How to add metadata using Yoast
Now you know how to write good metadata, we are going to show you how to easily add it to your WordPress website using Yoast.
To download Yoast, head to the Plugins section of your WordPress website and click ‘add new’. Type in Yoast into the search and hit return.
It looks something like this:
Once you have downloaded it, go back to your list of installed plugins and make sure you activate it. When it has been activated, it will appear on your post pages like this:
Your ‘Focus keyphrase’ should be your main keyword. Be sure to fill in this field with the keyword that your post is about, but don’t make the keyword too long! Aim for four to five words. This will help to tell you if your page is optimised for this keyword.
Next, click the ‘edit snippet’ button to see the section below:
This is where you enter your meta title and description.
As you can see, these fields have been automatically filled in for you by using the title of the page and searching your post for relevant bits of information.
But don’t rely on this! You should optimise these fields yourself.
This way you can make sure you’re using the right keywords and also that you’re making your metadata as descriptive as possible.
There is a coloured bar underneath the meta title and description boxes.
You should make sure that your titles and descriptions are the correct lengths. If it is in the green you are good. A filled-in red bar means you’ve gone over the character length and your meta title or description will be cut off.
Once you have filled in these fields, making sure that you’ve described the page well, used keywords and hit the right lengths, you’re nearly there!
After you’ve filled in the metadata for your main page, head to the ‘Social’ tab at the top of the Yoast box.
This is where you fill in the fields for Facebook and Twitter.
It’s important to do this if you want viewers on social media to be attracted to click on your webpage in the exact same way that you’d want users on Google to click on it too. Don’t assume that this isn’t needed if you aren’t going to share a link on social media – others might so how it appears is important.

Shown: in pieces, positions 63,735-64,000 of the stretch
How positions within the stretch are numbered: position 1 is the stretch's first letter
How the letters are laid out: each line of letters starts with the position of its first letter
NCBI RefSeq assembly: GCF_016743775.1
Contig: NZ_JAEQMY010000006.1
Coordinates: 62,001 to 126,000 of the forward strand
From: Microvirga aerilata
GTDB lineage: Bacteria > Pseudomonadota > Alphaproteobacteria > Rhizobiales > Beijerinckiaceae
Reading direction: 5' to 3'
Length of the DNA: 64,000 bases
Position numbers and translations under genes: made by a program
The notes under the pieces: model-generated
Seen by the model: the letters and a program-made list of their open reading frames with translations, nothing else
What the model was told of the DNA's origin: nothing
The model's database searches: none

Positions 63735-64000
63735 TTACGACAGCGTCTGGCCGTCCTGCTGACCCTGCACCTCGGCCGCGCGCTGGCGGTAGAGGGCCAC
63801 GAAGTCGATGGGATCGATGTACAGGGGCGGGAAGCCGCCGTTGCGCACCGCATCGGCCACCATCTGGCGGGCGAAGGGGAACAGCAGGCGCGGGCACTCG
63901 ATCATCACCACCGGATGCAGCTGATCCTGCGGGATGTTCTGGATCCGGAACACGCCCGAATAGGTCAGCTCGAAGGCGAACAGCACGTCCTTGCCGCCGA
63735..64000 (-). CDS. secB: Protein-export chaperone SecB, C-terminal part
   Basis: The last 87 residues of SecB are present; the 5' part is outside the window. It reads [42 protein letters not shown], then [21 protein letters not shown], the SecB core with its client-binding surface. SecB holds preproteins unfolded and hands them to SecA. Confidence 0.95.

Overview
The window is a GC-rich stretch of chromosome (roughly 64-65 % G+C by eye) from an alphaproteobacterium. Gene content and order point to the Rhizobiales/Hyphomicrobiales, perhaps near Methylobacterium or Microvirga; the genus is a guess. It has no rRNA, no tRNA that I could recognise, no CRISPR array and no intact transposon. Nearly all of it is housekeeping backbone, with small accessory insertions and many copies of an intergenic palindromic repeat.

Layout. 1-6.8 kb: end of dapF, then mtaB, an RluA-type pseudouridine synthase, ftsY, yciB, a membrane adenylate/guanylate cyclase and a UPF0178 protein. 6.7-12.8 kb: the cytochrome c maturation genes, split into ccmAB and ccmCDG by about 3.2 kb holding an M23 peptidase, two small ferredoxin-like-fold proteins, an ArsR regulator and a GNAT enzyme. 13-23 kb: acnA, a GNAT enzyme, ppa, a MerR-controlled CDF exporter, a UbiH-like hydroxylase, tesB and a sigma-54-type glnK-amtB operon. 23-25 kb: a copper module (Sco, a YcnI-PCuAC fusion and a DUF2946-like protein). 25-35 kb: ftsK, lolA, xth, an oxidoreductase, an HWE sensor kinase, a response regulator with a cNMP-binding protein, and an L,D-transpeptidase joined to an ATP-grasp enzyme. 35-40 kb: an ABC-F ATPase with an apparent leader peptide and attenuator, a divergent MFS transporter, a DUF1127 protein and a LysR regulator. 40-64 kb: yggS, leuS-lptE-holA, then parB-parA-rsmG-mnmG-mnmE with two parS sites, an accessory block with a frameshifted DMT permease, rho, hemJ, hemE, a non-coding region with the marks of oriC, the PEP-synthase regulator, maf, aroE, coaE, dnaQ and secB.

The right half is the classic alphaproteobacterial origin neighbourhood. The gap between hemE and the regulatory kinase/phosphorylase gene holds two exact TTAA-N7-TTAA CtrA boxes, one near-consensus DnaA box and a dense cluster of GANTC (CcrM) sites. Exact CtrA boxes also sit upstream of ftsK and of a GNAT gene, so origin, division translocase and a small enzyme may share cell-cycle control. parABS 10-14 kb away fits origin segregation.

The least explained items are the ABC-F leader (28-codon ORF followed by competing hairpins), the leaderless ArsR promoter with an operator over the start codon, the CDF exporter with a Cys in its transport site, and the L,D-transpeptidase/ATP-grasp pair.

Here, you will find the fields shown below:
Simply fill in the Facebook title and description by using the same metadata as you used for the main page.
Go ahead and do the same for Twitter – you can tweak the details depending on how you might want to adapt the content for each platform.
Hopefully, this guide helped to explain the fundamentals of using Yoast to add metadata and social information to your posts.
Make sure you know your keywords
Write your metadata to be engaging, natural and using your keywords
Update your social information
Once you have added your meta, you should continue to review it to ensure it remains optimised.
You might want to update the content of your blog, article or guide while you’re at it. Take a look at our guide to updating content to find out the best way to go about this task.
Also, if you do change the content of your page or your metadata and the link to the page has already been shared on social media, you will need to ‘scrape’ it to show the updated information. We’ve written another post on how to do this.
This is all good practice in the world of SEO because you stay on top by making sure that your pages are up-to-date and you’re targeting the right keywords.
To find out more about optimising your SEO, read our guide to SEO dos and don’ts. We’ve also written a guide to updating your blog content which is a great way to keep your blog content performing well over time.